When holidays are on the horizon, community managers don’t always get the luxury of switching off under the demand of 24-hour online communities. However, it’s is essential for community managers to take some well-earned downtime.
But how can community managers leave their community during the break? It’s completely possible – but some planning needs to happen to that the community isn’t left in the dark and that the community manager isn’t pulled in from their holiday.
The questions that we need to ask before the holiday break: will my community be locked? Will it be public but unmoderated? Or do I just check in on it occasionally?
Below are a few of the things to consider when planning how you can manage your social media accounts over the holiday period.

How To Manage Your Social Media Accounts Over The Holidays…

Updated Operating Hours

Many corporations have a compulsory shutdown over public holidays – this means that no-one is in the office to maintain and monitor media accounts.
Some businesses post a notice on their Facebook page or pin a post letting people know that the moderators are on a limited schedule and will be less available over that time.
If you’re going to pin a post about limited moderation, you could say:
Hi guys, surf is up and we’re going on a break! We’ll be available occasionally to answer questions, but we’ll be back on deck January 17th! Have a safe holiday!
Using this method, most businesses don’t mention how often they will be available, because that sets the expectation with the community that they will be contactable across the break – and it forces the community manager to clock in even on their time off. Keep it vague to that both parties pays off as communities members will either resolve the issue themselves, wait til after the break, or if it’s urgent, attempt to escalate.
If you’re checking in occasionally, this might just be once a week, or once a day, depending on how busy and active your community is. If you’re going to Thailand and you’re not going to be available at all… well, maybe look for a plan b (we’ve got plenty of these below!).


Larger organisations might want to suggest pointing queries to a FAQs page. If you do have any staff still available over the break; you could also add an email address for people to contact in case of emergencies.
Add your FAQs link to your Facebook tab and pin a post pointing to it at the top of the page. For the few days leading into a long break like Christmas, reduce your community management hours and point to the FAQs document to let regulars know that that s where to look for key answers over the next few weeks!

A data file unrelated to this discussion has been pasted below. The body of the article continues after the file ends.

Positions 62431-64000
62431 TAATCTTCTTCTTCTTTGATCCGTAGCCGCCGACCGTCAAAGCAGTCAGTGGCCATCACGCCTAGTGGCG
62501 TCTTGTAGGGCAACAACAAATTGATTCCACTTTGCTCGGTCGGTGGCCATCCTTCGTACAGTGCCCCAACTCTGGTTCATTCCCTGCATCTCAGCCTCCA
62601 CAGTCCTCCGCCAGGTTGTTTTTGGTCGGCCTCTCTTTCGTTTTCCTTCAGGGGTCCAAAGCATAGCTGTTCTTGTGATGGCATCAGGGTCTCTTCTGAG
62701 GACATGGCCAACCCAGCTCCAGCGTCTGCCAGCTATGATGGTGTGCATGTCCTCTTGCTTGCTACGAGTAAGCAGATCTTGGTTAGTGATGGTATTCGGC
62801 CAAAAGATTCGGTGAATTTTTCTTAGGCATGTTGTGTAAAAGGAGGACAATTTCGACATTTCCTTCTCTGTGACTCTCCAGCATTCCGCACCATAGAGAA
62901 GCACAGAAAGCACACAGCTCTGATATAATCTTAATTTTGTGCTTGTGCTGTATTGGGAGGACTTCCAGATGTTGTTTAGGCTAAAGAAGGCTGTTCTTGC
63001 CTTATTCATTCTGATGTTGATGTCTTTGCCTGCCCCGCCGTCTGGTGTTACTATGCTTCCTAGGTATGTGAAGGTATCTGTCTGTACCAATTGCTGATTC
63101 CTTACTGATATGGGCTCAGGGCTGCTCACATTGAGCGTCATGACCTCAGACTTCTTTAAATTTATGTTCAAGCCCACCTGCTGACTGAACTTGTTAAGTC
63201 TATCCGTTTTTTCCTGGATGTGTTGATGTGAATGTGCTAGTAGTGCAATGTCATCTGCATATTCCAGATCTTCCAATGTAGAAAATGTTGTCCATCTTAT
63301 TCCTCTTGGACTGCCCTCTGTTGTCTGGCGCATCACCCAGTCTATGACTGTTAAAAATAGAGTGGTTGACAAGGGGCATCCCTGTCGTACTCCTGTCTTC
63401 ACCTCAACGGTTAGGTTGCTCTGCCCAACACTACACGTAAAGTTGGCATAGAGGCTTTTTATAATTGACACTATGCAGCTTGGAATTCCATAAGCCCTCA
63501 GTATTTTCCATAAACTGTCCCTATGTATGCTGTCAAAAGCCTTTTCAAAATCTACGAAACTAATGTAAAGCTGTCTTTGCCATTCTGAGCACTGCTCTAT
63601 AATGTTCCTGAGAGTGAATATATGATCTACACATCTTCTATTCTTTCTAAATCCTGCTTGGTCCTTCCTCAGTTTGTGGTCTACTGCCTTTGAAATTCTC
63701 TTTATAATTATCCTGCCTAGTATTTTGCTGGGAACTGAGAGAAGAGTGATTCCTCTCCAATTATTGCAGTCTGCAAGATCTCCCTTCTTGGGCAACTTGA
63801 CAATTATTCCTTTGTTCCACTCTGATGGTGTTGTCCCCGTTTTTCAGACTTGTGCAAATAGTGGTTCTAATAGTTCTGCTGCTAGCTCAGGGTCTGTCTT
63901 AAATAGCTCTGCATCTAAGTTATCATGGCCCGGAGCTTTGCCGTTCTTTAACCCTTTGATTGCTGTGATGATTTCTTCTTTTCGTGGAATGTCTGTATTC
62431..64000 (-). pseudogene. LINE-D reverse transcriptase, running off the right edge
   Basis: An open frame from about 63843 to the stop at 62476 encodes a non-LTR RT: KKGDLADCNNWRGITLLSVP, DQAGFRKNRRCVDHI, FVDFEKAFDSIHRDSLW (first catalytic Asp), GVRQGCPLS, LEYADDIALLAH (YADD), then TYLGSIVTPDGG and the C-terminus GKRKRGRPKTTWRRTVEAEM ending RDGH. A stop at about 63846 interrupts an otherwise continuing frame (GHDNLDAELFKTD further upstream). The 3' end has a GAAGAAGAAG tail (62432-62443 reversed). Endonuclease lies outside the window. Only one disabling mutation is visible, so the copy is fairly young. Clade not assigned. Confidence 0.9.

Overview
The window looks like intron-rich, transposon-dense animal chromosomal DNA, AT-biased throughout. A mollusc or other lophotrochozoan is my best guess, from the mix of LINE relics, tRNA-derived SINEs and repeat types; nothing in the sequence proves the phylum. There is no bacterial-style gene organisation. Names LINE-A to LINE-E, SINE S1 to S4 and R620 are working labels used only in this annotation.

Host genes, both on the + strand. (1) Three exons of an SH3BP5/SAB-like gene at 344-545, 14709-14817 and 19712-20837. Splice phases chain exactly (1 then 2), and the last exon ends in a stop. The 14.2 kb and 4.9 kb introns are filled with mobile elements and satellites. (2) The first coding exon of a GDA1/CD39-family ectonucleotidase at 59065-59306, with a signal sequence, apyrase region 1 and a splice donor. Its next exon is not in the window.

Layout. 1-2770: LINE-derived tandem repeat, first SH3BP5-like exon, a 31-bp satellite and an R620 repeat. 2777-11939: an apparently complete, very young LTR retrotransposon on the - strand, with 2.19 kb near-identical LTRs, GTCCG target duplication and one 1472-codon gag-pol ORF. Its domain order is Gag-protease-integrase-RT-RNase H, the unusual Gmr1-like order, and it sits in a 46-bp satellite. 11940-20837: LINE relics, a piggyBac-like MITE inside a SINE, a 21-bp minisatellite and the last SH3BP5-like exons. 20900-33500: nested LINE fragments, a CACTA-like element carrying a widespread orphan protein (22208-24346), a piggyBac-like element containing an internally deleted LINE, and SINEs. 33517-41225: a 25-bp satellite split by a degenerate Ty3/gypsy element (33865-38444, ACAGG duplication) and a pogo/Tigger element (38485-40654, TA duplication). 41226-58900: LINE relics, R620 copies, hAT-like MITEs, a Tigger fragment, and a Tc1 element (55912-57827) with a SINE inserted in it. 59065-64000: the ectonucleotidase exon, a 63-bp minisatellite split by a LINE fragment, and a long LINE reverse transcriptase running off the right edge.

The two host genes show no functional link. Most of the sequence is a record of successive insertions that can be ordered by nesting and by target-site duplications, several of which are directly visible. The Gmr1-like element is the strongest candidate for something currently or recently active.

While you might check your page on a daily basis, you don’t want to set the expectation that you are monitoring the page each day and that the community can expect answers from you each day. Resist posting unless it’s an emergency.
The community will self-moderate, especially if you’re away just for a few days! If you’ve got FAQs up, this is a great help, especially for community members to share with each other.


If your community has trusted superusers, you could ask them to keep an eye on the community and to escalate any issues to you. They could email you with any crucial issues they see (and if you’re not checking your work email, you could auto forward messages from your superuser to SMS or somewhere you will check!).
Arm your superusers with the information they need so they’re not feeling unsupported – whether it’s FAQs, links to commonly requested sources or just the official date you’ll be back. And don’t forget to send them a little thank you gift!

Lock the wall

Some communities are so large and active, that the only way they see to manage the Facebook community over the long breaks is to just lock their Facebook wall.
Again, pin a post so that the community know it’s just temporary and that your community will be up and running again soon!
Remember that locking the wall just means that people can’t post organically on the Page wall –  they can still comment on existing threads, so still be prepared to answer comments on those threads, but at least the conversation will be more manageable!

Backup staff

If you don’t want to shut down your community, but you do want to go on holiday, then grab a community manager for hire!
There are heaps of companies (like Quiip) that have experienced community managers who can support you over holiday breaks.

Issue Escalation

Hopefully you’ve already got an Issue Escalation Plan in place, but it’s useful to review the plan before any breaks or holidays.
Find out which of the escalation contacts will be available, or unavailable throughout the break. If someone isn’t around over the break, find out who the next best contact is to raise certain issues with. It’s also worth reviewing who will be checking their work emails, or who would prefer a personal call to resolve any issues.

Scheduled Posts

Many community managers still schedule posts for throughout the break. Two things to keep in mind if you’re scheduling posts is that a) you look like you’re an active account, and b) you’re inviting conversation.
Consider reducing the posts you push out, and post content that is less likely to invite conversation. For example, a link to a non-controversial listicticle is less likely to encourage comments but more likely to encourage clickthroughs.
What’s your plan of attack for the holidays?
What is your organisation considering over the next holiday break? Any one approach, or a mix of all of them?

Want to work with Rachel?

Rachel Beaney is a writer and social media content specialist, helping businesses connect with their audiences.

She’s worked with local, national and global companies, in addition to not-for-profits and government bodies. She loves helping businesses tell their stories with creative and data-driven solutions.

She is based in Sydney, Australia.

Want to work together? Rachel would love to hear from you. Get in touch today.